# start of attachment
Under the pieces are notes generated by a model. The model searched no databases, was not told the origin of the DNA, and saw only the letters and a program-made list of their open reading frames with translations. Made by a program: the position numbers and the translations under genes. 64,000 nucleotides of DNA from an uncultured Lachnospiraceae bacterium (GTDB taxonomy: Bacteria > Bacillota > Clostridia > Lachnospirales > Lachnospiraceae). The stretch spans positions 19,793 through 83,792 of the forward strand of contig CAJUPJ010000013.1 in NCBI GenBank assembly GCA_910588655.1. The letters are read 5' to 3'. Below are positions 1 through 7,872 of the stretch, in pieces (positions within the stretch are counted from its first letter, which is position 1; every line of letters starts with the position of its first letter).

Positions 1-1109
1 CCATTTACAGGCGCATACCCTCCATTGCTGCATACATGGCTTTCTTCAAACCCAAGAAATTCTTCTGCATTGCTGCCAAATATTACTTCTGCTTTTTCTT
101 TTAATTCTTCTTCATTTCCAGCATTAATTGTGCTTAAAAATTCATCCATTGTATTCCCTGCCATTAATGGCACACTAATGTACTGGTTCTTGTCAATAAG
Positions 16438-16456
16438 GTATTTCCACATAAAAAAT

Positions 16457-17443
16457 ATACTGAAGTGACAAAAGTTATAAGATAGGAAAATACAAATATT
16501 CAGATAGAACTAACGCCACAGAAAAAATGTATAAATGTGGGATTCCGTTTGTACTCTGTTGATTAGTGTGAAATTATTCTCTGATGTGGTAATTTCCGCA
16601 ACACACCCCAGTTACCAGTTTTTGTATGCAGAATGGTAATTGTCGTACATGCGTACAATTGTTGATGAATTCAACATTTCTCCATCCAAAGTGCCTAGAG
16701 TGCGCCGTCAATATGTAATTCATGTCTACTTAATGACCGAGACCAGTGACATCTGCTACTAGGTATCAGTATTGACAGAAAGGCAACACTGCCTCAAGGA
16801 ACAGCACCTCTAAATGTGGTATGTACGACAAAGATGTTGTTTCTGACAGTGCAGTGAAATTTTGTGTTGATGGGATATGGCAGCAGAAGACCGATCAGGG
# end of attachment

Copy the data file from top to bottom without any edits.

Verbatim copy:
Under the pieces are notes generated by a model. The model searched no databases, was not told the origin of the DNA, and saw only the letters and a program-made list of their open reading frames with translations. Made by a program: the position numbers and the translations under genes. 64,000 nucleotides of DNA from an uncultured Lachnospiraceae bacterium (GTDB taxonomy: Bacteria > Bacillota > Clostridia > Lachnospirales > Lachnospiraceae). The stretch spans positions 19,793 through 83,792 of the forward strand of contig CAJUPJ010000013.1 in NCBI GenBank assembly GCA_910588655.1. The letters are read 5' to 3'. Below are positions 1 through 7,872 of the stretch, in pieces (positions within the stretch are counted from its first letter, which is position 1; every line of letters starts with the position of its first letter).

Positions 1-1109
1 CCATTTACAGGCGCATACCCTCCATTGCTGCATACATGGCTTTCTTCAAACCCAAGAAATTCTTCTGCATTGCTGCCAAATATTACTTCTGCTTTTTCTT
101 TTAATTCTTCTTCATTTCCAGCATTAATTGTGCTTAAAAATTCATCCATTGTATTCCCTGCCATTAATGGCACACTAATGTACTGGTTCTTGTCAATAAG
Positions 16438-16456
16438 GTATTTCCACATAAAAAAT

Positions 16457-17443
16457 ATACTGAAGTGACAAAAGTTATAAGATAGGAAAATACAAATATT
16501 CAGATAGAACTAACGCCACAGAAAAAATGTATAAATGTGGGATTCCGTTTGTACTCTGTTGATTAGTGTGAAATTATTCTCTGATGTGGTAATTTCCGCA
16601 ACACACCCCAGTTACCAGTTTTTGTATGCAGAATGGTAATTGTCGTACATGCGTACAATTGTTGATGAATTCAACATTTCTCCATCCAAAGTGCCTAGAG
16701 TGCGCCGTCAATATGTAATTCATGTCTACTTAATGACCGAGACCAGTGACATCTGCTACTAGGTATCAGTATTGACAGAAAGGCAACACTGCCTCAAGGA
16801 ACAGCACCTCTAAATGTGGTATGTACGACAAAGATGTTGTTTCTGACAGTGCAGTGAAATTTTGTGTTGATGGGATATGGCAGCAGAAGACCGATCAGGG